An abridged history of life insurance

BusinessMirror – An abridged history of life insurance
An abridged history of life
Category: Opinion 09 Dec 2014
Written by Dennis B. Funa
THE first life-insurance company in the world
was the Amicable Society for a Perpetual
Assurance Office. It was established in London,
England, on July 25, 1706, by an act of
Parliament, with the support of the Rev. William
Talbot, then-bishop of Oxford, and Sir Thomas
Allen, a financier. It initially had 2,000 members.
Though the first life-insurance table is attributed
to Edmund Halley, a Londoner who wrote the book Natural and Political
Observations Made Upon the Bills of Mortality in 1662, the formal use of
mathematics and statistics in insurance came about only in the 1750s. In the life
plan first designed by Amicable, policyholders would make annual payments
based on the number of shares possessed (maximum of three) and age,
regardless of health status. At the end of the year, a portion of the annual
payments collected, then called “amicable contributions”, was distributed to the
heirs of the deceased members.
A standing rule of Amicable was to not accept anyone older than 45 years old.
Since a certain James Dodson, a mathematician, was older than 45, his
application with Amicable was rejected. This led Dodson to establish his own
society that would collect premiums based upon the risks assumed, using a
statistical mortality table developed by Halley. He described such arrangement
as “equitable”. Long after Dodson’s death in 1757, his legacy was fortified with
the government’s grant of a charter to The Equitable Life Assurance Society in
1762. Also known as the Society for Equitable Assurances on Lives and
Survivorships, Equitable came to be distinguished as the world’s oldest mutual
insurer. Edward Rowe Mores, its first CEO, would have the honor of carrying the
title “actuary”, the first time the term was used.
Due to competition from Equitable, Amicable revised its premium-setting criteria
to include health and occupation as factors. In 1866 Amicable was sold to the
Norwich Union Life Insurance Society.
BusinessMirror – An abridged history of life insurance
In the United States the first life-insurance company was organized in 1759 by
the Presbyterian Synod of Philadelphia for its ministers and their dependents. It
called this insurance company the Corporation for Relief of Poor and Distressed
Widows and Children of Presbyterian Ministers. The feat was followed by the
Episcopalians a decade later. By the 1830s, almost all life insurers in the US
were mutual ones, with only one life insurer categorized as a stock corporation.
The first chartered (created by law) life-insurance company in the US was the
New England Mutual Life Insurance Co., which was formed in 1835. Founded by
Judge Willard Philips, it was chartered by the state legislature of Massachusetts
and was required a guaranty fund of $100,000. One of the policyholders of New
England was Daniel Webster, a leading senator at the time.
New England’s story holds an important place in the history of life insurance. One
of its employees, Elizur Wright, was recognized for his innovations, which had a
significant impact on life insurance. He created the “Wright’s Tables”, which
estimated the premiums and reserves needed for the sound valuation of a lifeinsurance policy. Wright was also credited for the formulation of life insurance’s
nonforfeiture feature, particularly the cash-surrender value. Prior to his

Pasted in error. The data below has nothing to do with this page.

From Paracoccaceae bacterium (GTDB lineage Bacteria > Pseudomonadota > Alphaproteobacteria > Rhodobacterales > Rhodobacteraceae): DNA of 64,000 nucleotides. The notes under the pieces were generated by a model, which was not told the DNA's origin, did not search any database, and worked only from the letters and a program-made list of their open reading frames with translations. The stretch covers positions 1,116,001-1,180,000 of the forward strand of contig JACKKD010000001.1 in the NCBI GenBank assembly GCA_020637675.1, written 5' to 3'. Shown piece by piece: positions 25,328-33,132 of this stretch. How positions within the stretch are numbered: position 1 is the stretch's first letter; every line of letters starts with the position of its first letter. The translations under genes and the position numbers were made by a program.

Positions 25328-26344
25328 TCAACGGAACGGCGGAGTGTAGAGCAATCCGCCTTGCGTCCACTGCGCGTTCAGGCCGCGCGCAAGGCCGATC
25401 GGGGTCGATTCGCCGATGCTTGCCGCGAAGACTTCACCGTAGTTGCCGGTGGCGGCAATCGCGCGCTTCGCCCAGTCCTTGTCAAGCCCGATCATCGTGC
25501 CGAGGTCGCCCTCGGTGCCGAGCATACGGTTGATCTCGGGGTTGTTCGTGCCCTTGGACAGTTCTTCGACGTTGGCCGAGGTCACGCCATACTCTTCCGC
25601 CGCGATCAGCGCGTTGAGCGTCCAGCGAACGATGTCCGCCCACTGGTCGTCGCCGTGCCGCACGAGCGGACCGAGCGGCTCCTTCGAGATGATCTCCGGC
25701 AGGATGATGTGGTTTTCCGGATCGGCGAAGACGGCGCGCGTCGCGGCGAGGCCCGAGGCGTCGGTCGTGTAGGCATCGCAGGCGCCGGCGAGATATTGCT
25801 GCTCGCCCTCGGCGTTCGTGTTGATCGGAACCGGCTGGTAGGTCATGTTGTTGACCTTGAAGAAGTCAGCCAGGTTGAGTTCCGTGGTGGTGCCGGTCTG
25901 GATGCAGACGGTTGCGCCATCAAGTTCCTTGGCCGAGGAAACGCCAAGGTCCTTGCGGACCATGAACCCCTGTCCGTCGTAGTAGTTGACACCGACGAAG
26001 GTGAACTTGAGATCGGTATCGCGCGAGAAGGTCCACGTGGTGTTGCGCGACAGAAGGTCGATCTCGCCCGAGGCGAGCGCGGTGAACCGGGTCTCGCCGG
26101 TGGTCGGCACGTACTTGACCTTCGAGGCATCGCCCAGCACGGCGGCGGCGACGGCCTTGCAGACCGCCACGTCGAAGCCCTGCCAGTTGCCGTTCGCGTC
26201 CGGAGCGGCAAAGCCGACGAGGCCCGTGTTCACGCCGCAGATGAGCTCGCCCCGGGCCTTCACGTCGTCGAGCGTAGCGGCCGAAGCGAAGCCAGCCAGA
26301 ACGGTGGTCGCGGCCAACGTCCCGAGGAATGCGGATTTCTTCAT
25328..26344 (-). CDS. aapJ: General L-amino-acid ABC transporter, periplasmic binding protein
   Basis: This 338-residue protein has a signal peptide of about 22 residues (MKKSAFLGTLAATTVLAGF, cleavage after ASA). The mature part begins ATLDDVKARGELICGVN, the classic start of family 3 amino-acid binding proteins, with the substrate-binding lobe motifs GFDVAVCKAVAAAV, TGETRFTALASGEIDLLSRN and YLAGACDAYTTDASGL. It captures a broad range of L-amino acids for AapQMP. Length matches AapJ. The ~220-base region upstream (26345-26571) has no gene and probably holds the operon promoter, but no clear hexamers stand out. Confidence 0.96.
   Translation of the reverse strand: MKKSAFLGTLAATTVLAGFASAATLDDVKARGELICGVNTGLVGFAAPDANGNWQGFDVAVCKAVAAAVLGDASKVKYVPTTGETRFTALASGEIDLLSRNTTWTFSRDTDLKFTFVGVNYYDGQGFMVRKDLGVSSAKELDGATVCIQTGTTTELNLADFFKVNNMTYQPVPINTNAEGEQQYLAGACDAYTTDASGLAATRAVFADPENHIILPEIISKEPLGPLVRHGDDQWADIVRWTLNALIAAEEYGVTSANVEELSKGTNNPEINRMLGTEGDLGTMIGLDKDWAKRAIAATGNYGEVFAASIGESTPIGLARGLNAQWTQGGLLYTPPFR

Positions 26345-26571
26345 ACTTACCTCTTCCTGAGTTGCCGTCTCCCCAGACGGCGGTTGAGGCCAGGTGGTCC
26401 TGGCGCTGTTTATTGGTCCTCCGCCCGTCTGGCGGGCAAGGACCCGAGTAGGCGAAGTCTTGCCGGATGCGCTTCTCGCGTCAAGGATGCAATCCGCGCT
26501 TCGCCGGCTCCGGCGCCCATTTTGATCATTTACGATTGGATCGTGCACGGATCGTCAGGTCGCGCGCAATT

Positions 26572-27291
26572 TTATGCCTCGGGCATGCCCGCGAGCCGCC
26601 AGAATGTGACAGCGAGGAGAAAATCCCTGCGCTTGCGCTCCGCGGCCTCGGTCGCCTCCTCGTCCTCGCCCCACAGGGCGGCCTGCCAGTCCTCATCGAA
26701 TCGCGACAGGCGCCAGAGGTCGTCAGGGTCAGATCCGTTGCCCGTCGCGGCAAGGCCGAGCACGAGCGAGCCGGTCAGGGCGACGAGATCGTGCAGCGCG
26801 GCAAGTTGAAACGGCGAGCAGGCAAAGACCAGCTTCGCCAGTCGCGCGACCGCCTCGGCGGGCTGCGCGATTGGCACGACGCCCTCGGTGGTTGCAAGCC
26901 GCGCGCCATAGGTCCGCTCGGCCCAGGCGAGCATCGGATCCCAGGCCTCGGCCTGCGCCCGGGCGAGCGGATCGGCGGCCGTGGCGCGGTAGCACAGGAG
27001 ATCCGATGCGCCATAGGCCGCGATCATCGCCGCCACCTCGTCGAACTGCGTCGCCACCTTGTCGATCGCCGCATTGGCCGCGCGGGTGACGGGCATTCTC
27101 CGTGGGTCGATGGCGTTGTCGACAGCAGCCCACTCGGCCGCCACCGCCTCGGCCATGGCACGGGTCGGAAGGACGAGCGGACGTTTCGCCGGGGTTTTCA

innovations, a policyholder who is unable to continue payment of his or her
premiums is forced to sell his or her policy for an amount lower than its intended
value, or even not get anything from it. With the cash-value feature, a
policyholder who has diligently paid his or her premiums after a certain number of
years, but then decides to discontinue his or her coverage, is guaranteed to
receive a cash-surrender amount. Aptly, Wright was described by Robert
Ingersoll this way: “When we received our morals from merchants and made
merchandise of our morals, Elizur Wright held principle above profit, and
preserved his manhood at the peril of his life.”
In the Philippines the Lloyd’s of London appointed the Strachman, Murray & Co.
Inc. as its representative in the country during the Spanish colonial era. Officially,
the first life-insurance company in the country was the Sun Life Assurance of
Canada (Sun Life), which set up shop in 1898. During World War II, Sun Life ran
“underground” operations and, after the war, paid out the equivalent of $1.2
million in death claims, $850,000 in mutual-endowment settlements and
$125,000 in cash-surrender value. By November 1946 Sun Life-Philippines was
the mother company’s leading foreign branch, placing third overall in the whole
The first purely domestic life-insurance company in the country was Insular Life
Assurance Co. Ltd., which was established in 1910. To date it has maintained its
stature as the largest, purely Filipino-owned life-insurance company. On the
other hand, the first domestic nonlife-insurance company was the Yek Tong Lin
BusinessMirror – An abridged history of life insurance
(YTL) Fire and Marine Insurance Co., which was established in 1906. It was
founded by Guillermo A. Cu Unjieng (1867 to 1953). YTL will be later known as
the Philippines First Insurance Co. Inc.
It is interesting to note that, though the development of life insurance has been
gradual, it has, nonetheless, been constant. Today life insurance continues to
evolve, widening its reach, not only to the moneyed who are capable to invest in
sizable premiums, but also the working-class members of our society. Without a
doubt, for all the value it gives, what we know for sure is that life insurance is
here to stay.
Atty. Dennis B. Funa is the Insurance Commission’s deputy commissioner for
legal services. Send comments to [email protected]